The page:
applying the abuse of discretion test, the Court considers
whether it is “left with a definite and firm conviction
that a mistake has been committed.” Salomaa v.
Honda Long Term Disability Plan, 642 F.3d 666, 676 (9th
Cir. 2011) (quoting United States v. Hinkson, 585
F.3d 1247, 1262 (9th Cir. 2009) (en banc)). To do so, the
Court considers whether the plan administrator's decision
was “(1) illogical, (2) implausible, or (3) without
support in inferences that may be drawn from the facts in the
record.” Id. (quoting Hinkson, 585
F.3d at 1262). The Court is limited to review of the
administrative record before the plan administrator.
Abatie, 458 F.3d at 970.
FINDINGS OF FACT
Court may hold a bench trial on the basis of an
administrative record and make findings of fact pursuant to
Rule 52(a). Kearney v. Standard Ins. Co., 175 F.3d
1084, 1095 (9th Cir. 1999). “Although Rule 43(a)
requires that ‘testimony' be taken in open court,
the record should be regarded as being in the nature of
exhibits, in the nature of documents, which are routinely a
basis for findings of fact even though no one reads them out
loud.” Id. at 1094. District courts are
permitted to “try the case on the record that the
administrator had before it.” Id. at 1095.
requires the Court to “find the facts specially and
state its conclusions of law separately.” Fed.R.Civ.P.
52(a)(1). The Court must state findings sufficient to
indicate the factual basis for its ultimate conclusion.
Kelley v. Everglades Drainage District, 319 U.S.
415, 422 (1943). The findings must be “explicit enough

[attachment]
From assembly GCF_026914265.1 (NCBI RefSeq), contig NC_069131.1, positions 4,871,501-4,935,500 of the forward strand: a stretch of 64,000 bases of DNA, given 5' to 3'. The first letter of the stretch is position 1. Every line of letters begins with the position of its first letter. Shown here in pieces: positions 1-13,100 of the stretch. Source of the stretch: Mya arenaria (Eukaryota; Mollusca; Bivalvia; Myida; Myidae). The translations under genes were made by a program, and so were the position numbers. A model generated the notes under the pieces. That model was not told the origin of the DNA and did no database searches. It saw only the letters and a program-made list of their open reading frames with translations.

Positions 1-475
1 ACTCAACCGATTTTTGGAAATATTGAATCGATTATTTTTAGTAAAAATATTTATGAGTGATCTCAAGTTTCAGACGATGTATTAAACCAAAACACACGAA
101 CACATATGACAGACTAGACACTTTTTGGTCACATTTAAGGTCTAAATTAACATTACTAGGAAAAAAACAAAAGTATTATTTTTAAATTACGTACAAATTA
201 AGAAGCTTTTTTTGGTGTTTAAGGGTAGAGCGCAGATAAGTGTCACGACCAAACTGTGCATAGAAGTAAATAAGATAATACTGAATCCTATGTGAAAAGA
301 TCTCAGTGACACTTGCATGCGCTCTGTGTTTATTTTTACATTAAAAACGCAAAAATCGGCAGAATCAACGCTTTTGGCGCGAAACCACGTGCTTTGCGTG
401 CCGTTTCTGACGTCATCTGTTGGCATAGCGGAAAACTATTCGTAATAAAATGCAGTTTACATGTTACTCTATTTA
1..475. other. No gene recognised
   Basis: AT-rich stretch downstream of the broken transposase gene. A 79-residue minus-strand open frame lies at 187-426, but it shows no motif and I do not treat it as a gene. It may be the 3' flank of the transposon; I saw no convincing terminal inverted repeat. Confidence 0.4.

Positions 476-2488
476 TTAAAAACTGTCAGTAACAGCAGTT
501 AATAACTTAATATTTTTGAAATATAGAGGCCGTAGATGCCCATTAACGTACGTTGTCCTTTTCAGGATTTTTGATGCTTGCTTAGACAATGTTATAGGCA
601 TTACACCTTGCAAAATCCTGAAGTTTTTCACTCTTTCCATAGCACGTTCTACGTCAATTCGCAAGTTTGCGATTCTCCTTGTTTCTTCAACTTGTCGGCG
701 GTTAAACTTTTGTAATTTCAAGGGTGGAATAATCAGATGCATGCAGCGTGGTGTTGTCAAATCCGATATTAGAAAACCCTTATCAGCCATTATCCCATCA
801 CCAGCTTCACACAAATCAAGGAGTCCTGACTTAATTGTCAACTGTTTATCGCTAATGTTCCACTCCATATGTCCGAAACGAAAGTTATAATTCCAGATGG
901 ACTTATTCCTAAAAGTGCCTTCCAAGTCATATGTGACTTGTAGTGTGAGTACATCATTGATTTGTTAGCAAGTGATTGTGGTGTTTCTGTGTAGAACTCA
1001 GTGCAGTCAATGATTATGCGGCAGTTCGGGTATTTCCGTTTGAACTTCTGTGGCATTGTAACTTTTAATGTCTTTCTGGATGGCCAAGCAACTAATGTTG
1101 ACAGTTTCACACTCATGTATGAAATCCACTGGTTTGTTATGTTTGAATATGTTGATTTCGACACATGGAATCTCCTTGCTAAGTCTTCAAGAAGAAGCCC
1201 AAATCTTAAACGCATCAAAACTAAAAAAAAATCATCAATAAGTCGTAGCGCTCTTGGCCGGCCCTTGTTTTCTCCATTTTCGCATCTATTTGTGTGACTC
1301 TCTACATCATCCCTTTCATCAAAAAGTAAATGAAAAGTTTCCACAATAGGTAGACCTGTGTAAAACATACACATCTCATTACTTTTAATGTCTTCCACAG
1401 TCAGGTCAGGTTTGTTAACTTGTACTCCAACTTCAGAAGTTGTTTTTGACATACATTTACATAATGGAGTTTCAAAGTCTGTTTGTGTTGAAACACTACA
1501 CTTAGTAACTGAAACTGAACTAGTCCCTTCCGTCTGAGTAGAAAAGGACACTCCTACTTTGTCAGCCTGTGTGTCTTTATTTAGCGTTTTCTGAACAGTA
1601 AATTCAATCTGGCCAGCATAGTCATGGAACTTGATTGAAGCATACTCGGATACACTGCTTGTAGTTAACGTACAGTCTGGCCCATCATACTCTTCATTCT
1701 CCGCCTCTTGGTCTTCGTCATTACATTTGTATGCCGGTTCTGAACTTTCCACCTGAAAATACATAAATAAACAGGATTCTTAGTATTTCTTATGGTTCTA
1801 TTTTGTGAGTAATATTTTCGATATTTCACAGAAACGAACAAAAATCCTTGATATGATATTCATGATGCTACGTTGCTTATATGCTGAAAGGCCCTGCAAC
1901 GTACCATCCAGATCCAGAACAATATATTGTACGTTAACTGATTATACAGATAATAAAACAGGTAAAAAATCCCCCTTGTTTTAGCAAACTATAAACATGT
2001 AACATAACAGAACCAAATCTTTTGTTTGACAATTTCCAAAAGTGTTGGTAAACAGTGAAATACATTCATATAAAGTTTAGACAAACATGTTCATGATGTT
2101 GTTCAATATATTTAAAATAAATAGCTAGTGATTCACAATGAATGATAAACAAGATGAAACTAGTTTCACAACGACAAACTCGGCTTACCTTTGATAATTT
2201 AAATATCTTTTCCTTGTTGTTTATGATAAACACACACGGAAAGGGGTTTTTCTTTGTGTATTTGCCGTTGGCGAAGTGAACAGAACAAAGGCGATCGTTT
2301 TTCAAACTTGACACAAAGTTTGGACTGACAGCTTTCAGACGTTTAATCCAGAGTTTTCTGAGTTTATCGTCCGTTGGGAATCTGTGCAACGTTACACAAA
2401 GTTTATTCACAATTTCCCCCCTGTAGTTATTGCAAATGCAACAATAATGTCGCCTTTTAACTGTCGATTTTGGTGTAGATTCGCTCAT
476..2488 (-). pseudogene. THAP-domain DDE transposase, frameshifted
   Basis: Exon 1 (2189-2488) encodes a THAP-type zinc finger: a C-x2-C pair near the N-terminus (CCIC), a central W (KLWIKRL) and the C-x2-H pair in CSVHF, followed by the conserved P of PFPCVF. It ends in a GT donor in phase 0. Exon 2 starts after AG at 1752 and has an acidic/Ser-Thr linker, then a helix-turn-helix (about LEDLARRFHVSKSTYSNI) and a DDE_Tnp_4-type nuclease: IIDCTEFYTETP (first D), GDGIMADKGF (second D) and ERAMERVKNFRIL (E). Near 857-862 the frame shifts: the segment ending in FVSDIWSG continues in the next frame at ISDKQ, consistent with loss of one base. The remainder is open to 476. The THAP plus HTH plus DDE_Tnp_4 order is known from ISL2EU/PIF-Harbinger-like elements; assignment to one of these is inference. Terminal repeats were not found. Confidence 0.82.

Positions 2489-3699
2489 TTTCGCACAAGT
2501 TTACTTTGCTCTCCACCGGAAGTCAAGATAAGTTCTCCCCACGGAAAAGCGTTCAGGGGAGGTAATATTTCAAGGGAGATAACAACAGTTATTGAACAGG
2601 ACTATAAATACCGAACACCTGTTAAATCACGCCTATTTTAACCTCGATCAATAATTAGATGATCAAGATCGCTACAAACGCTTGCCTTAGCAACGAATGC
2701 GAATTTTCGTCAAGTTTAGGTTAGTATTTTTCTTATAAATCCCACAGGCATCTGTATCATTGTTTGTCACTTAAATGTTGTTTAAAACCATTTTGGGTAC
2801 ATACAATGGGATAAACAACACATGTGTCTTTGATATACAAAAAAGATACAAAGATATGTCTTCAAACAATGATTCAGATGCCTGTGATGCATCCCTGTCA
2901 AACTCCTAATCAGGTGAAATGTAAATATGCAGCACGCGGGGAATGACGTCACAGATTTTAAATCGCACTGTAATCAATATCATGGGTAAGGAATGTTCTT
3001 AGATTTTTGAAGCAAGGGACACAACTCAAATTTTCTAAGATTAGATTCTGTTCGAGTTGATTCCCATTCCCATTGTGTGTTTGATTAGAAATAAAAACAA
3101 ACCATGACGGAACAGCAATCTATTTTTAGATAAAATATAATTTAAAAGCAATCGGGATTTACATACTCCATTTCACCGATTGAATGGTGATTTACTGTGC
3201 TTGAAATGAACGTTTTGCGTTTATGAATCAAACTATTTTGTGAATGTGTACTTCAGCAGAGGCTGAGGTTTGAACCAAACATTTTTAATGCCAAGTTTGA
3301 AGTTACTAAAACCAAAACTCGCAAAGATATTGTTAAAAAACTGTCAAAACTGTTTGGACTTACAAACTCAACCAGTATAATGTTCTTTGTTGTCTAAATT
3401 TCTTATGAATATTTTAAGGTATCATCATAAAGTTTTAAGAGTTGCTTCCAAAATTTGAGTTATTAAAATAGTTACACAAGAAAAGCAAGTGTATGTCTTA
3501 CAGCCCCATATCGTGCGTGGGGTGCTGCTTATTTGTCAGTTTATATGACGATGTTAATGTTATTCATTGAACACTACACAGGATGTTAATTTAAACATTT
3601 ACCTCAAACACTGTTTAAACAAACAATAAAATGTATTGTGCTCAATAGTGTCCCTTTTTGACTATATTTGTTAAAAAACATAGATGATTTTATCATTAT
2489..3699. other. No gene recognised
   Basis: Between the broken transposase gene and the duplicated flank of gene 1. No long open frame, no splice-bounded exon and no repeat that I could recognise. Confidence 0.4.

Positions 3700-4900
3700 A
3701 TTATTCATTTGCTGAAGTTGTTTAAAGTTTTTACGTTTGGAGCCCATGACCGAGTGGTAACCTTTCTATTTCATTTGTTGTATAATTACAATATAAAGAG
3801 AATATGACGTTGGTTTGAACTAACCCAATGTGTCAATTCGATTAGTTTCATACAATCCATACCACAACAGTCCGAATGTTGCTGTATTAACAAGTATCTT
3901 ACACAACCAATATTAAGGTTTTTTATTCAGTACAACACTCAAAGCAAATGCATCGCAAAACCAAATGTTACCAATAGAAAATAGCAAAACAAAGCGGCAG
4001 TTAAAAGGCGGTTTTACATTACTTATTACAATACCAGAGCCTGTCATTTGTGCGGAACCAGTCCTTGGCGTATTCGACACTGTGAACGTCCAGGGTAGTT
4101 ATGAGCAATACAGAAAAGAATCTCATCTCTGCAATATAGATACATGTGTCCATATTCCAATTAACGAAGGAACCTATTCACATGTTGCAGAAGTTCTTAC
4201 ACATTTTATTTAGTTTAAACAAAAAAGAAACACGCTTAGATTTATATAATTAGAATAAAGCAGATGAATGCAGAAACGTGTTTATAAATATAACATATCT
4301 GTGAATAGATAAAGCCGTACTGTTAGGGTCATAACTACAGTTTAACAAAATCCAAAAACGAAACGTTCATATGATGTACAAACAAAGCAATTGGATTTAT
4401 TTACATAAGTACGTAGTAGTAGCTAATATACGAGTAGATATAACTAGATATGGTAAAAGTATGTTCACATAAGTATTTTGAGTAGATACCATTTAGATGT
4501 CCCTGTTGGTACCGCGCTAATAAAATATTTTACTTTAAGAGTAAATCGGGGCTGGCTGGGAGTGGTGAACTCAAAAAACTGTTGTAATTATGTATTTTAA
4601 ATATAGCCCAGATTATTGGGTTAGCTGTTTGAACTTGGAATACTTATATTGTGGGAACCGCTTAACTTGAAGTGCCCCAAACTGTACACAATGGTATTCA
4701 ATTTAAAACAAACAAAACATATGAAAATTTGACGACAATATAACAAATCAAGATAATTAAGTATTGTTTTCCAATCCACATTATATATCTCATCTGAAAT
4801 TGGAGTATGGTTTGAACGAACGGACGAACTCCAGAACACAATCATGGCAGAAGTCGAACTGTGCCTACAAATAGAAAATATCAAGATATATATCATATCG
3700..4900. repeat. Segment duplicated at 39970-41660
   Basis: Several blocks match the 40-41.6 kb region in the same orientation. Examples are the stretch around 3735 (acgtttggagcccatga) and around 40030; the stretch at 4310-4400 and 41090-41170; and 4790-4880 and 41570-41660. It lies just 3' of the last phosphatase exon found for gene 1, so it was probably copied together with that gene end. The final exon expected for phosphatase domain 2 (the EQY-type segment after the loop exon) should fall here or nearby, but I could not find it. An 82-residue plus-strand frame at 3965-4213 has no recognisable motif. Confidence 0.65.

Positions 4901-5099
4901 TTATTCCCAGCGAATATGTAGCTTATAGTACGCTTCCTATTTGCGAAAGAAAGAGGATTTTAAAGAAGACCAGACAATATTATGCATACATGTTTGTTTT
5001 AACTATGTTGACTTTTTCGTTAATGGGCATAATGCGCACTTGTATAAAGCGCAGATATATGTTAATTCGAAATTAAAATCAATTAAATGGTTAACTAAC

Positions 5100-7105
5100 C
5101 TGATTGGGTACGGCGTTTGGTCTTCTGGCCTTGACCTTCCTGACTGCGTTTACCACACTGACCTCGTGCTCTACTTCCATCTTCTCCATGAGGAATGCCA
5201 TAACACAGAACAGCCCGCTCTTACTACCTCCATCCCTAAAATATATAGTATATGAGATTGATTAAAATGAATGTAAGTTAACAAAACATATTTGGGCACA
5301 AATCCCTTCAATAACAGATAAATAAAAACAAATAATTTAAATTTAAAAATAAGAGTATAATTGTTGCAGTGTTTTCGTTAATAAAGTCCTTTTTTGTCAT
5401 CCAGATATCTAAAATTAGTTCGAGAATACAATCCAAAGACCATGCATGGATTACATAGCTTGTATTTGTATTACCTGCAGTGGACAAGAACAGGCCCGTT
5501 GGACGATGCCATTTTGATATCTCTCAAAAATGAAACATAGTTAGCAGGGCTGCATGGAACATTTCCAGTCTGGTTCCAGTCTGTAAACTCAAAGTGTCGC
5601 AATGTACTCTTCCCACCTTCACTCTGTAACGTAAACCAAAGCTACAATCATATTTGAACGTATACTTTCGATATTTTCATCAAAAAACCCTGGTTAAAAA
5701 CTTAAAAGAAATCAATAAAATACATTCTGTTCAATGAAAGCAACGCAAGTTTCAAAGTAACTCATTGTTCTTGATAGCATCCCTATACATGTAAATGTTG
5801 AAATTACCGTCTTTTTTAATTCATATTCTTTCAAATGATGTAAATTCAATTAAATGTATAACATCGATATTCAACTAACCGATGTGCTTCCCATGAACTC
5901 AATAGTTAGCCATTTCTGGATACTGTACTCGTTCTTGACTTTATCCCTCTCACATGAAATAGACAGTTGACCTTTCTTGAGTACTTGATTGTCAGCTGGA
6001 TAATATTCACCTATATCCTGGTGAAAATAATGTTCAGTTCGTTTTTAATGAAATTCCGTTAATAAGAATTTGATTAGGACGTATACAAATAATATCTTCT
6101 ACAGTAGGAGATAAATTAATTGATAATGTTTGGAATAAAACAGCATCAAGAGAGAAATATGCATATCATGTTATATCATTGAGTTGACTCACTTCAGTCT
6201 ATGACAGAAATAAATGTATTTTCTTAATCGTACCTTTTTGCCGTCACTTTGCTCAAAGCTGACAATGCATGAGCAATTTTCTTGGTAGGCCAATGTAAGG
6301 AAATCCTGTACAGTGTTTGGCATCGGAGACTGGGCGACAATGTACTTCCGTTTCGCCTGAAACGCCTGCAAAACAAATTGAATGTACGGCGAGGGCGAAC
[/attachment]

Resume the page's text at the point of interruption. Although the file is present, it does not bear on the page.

to give the appellate court a clear understanding of the
basis of the trial court's decision, and to enable it to
determine the ground on which the trial court reached its
decision.” United States v. Alpine Land &
Reservoir Co., 697 F.2d 851, 856 (9th Cir. 1983),
cert. denied, 464 U.S. 863 (1983) (citations
having reviewed the administrative record, the Court makes
findings of fact in this case as follows.
Plaintiff's Prior Occupation
Prior to February 15, 2012 Plaintiff worked as a customer
service representative for Bank of America.
Defendant utilizes the Dictionary of Occupational Titles in
its assessment of insured's claims. The Dictionary of
Occupational Titles defines sedentary work as follows:
“Exerting up to 10 pounds of force occasionally
(Occasionally: activity or condition exists up to 1/3 of the
time) and/or a negligible amount of force frequently
(Frequently: activity or condition exists from 1/3 to 2/3 of
the time) to lift, carry, push, pull, or otherwise move
objects, including the human body. Sedentary work involves
sitting most of the time, but may involve walking or standing
for brief periods of time. Jobs are sedentary if walking and
standing are required only occasionally and all other
sedentary criteria are met.”
Plaintiff was employed in a sedentary position. Her job as a
customer service representative required constant sitting (up
to 10 hours per day), focus and concentration, and constant
use of both hands for typing.
Relevant Terms of Plaintiff's Policy
Plaintiff was insured by an ERISA benefits plan provided by
Defendant and maintained by Bank of America.
plan pays a monthly benefit if the insured is disabled and
unable to work. For the first 18 months, an “own
occupation” test of disability applies. Thereafter, an
insured must be unable to work at any “reasonable
occupation.” A reasonable occupation is any gainful
activity for which the insured is, or may reasonably become,
fitted by education, training, or experience and which
results in, or could be expected to result in, an income of
more than 60% of the claimant's adjusted pre-disability
Benefits terminate when Defendant determines that the insured
no longer satisfies the test for long-term disability or when